In 2016, the march was once again prohibited amidst a wave of lethal attacks blamed on the Islamic State group or on outlawed Kurdish militants. LGBTI activists still tried to assemble on Taksim Square, causing skirmishes with authorities. A state of emergency situation stated after last summer season’s stopped working coup has even more restricted public events.

Organizers think the events in 2015 and 2016 were prohibited due to the fact that they accompanied Islam’s holy month of Ramadan and state authorities are utilizing security as a reason to prohibit the parades rather of taking steps to handle the dangers versus those taking part.

Sunday’s prepared march accompanies the Eid vacation, marking completion of a month of fasting for Ramadan.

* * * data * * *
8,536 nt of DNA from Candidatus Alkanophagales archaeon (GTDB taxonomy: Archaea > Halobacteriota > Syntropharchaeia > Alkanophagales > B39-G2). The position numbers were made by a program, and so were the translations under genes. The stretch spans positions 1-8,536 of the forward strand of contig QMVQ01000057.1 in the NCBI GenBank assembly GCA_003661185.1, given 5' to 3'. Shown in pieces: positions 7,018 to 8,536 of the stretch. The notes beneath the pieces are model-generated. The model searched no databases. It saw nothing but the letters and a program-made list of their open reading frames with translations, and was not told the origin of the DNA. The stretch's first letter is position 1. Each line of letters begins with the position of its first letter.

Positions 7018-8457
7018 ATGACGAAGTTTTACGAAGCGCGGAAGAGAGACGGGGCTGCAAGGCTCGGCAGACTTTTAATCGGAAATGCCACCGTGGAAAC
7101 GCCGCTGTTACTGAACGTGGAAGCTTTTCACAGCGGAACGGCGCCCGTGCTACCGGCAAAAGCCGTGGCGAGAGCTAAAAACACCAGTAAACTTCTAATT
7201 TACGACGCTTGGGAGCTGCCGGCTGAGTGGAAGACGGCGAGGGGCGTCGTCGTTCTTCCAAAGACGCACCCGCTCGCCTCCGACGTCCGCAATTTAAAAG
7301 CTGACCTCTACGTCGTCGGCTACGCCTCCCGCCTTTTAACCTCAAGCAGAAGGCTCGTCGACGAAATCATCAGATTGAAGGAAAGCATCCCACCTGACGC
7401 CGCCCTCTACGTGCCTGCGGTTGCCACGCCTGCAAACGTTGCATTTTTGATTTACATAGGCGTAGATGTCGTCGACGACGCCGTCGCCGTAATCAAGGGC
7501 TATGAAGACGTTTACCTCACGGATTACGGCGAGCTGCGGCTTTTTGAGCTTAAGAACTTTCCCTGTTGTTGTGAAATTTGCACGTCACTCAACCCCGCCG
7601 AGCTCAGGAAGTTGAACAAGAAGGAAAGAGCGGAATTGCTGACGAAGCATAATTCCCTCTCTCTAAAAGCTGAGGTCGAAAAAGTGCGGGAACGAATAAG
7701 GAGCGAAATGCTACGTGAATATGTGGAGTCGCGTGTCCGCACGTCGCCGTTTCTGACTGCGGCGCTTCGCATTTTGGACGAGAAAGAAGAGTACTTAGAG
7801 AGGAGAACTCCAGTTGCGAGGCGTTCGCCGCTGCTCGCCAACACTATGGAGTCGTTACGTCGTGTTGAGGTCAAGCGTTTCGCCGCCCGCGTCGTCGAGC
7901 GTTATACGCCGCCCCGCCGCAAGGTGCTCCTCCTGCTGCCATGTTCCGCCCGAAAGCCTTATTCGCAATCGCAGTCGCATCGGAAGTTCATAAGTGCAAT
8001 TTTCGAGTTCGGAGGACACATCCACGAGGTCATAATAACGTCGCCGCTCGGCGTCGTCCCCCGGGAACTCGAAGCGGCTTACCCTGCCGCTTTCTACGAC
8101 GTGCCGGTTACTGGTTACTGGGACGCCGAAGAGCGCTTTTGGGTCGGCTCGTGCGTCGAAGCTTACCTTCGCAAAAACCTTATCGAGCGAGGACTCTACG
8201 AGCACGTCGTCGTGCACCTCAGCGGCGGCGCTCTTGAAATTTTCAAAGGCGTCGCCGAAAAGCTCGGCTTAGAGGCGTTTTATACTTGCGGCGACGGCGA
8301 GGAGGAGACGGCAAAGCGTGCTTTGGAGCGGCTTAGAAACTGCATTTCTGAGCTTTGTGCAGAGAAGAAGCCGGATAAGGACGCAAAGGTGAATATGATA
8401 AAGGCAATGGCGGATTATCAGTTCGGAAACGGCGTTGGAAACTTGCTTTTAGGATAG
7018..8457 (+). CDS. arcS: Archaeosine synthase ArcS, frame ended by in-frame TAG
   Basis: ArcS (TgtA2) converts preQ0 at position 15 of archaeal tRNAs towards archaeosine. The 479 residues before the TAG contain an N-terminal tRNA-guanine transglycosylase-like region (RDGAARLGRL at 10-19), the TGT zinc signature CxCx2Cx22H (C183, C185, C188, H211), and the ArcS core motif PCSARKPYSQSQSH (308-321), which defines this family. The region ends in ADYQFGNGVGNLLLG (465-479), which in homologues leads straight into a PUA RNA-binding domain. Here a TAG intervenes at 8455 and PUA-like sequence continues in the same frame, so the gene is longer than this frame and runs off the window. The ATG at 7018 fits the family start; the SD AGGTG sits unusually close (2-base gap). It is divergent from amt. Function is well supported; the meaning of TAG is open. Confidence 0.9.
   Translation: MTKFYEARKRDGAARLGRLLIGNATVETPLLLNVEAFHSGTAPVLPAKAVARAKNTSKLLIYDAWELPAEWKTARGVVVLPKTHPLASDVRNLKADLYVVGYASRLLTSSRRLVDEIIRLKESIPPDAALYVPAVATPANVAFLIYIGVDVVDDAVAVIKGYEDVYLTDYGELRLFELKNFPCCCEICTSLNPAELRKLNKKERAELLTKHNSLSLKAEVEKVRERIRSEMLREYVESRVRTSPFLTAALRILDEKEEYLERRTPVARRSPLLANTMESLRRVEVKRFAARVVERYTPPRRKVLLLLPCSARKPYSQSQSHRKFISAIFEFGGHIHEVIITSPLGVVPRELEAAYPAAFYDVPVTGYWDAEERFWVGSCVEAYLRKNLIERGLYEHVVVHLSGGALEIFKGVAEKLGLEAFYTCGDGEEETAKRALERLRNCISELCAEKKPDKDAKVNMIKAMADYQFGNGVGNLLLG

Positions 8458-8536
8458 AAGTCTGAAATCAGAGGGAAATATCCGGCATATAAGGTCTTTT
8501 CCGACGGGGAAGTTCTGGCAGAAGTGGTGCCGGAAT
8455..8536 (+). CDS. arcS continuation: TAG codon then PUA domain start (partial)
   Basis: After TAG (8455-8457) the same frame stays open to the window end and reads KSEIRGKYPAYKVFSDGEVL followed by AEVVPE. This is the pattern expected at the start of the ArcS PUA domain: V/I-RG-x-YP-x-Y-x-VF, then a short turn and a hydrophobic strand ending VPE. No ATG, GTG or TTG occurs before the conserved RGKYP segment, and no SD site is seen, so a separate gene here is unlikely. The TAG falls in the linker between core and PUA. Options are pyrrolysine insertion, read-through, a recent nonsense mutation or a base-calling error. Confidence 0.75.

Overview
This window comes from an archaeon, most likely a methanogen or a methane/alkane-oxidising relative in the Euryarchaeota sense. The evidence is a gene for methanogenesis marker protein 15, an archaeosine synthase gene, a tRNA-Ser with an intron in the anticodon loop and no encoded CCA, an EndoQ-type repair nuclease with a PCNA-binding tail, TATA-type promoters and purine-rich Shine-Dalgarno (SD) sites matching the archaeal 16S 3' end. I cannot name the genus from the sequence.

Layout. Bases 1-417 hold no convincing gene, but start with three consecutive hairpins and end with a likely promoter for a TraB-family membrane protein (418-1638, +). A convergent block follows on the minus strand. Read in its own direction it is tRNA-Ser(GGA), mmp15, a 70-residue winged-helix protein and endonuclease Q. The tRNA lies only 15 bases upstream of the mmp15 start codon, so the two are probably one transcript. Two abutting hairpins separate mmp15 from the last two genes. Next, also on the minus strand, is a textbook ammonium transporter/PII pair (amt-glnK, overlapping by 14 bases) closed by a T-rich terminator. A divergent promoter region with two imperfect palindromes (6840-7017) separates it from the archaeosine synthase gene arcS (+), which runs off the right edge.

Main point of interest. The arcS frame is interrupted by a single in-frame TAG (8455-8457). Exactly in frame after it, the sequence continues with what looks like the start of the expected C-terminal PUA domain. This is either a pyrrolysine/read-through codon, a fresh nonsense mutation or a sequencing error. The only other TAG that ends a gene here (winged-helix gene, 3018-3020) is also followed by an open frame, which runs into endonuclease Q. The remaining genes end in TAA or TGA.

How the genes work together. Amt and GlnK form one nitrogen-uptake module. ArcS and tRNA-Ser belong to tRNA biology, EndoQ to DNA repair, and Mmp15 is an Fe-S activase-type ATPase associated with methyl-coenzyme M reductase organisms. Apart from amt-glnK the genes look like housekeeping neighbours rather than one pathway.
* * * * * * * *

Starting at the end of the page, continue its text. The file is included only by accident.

“(The restrictions are) a reflection of the majoritarian and significantly conservative policies of the federal government,” stated Murat Koylu, of the Ankara-based Kaos GL, a group promoting LGBTI rights.

The Pride Week occasions and parade, kept in Istanbul considering that 2003, enabled the LGBTI neighborhood to break the preconception and attempt and assert their rights, consisting of needs for specific restrictions on discrimination on the basis of sexual preference and gender identity.

“The truth that the existing political power is not making the required modifications in the constitution, and that they have discourse versus us may motivate individuals who are currently (trans) phobic,” stated Seyhan Arman, a 37-year-old transgender female and entertainer.

The Turkish federal government firmly insists there is no discrimination versus people based upon their sexual preference, which laws disallowing discrimination on the basis of gender, ethnic culture, race or religious beliefs secure all residents. It likewise firmly insists that criminals of hate criminal activities are prosecuted.